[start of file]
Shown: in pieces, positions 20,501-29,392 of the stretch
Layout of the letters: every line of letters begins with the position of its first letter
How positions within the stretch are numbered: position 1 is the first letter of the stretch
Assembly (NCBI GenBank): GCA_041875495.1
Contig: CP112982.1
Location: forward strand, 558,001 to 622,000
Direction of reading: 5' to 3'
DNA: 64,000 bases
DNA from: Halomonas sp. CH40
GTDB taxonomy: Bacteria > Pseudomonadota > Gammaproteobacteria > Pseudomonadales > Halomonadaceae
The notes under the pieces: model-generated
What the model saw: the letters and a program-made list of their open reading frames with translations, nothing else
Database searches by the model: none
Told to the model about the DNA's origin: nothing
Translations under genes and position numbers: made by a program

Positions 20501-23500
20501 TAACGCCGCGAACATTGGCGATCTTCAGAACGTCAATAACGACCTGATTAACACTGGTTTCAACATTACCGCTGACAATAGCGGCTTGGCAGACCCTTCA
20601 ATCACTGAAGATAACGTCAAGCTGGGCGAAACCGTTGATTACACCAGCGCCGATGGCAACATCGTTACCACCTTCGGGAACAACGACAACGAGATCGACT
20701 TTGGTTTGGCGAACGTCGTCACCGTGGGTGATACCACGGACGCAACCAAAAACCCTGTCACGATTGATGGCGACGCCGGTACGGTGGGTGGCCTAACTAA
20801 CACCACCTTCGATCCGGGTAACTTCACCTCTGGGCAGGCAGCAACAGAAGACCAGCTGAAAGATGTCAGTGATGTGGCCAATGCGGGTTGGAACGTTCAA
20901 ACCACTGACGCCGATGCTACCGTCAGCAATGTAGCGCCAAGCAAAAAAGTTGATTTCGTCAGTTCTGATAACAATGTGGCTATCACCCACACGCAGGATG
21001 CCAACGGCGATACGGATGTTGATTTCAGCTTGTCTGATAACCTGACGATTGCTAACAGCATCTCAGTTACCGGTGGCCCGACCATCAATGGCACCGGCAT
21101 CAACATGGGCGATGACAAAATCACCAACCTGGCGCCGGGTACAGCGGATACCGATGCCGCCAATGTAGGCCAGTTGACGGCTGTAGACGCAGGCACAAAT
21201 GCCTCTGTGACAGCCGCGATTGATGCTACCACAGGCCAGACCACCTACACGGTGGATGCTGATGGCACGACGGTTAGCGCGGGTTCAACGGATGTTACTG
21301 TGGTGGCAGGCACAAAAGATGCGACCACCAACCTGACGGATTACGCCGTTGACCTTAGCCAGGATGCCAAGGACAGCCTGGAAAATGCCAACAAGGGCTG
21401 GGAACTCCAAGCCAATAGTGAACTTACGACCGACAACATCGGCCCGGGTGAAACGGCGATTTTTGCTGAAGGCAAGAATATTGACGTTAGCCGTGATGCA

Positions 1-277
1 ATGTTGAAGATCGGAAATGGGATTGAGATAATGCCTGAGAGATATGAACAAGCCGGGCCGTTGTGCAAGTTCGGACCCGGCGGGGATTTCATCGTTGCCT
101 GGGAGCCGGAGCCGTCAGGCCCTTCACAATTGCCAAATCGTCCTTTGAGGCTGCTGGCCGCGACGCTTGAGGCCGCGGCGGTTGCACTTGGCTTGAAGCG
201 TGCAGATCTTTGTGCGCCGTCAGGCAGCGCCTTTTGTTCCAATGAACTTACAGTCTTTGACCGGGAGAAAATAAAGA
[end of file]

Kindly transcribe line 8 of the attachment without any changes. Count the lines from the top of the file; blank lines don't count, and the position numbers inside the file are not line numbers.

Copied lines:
DNA: 64,000 bases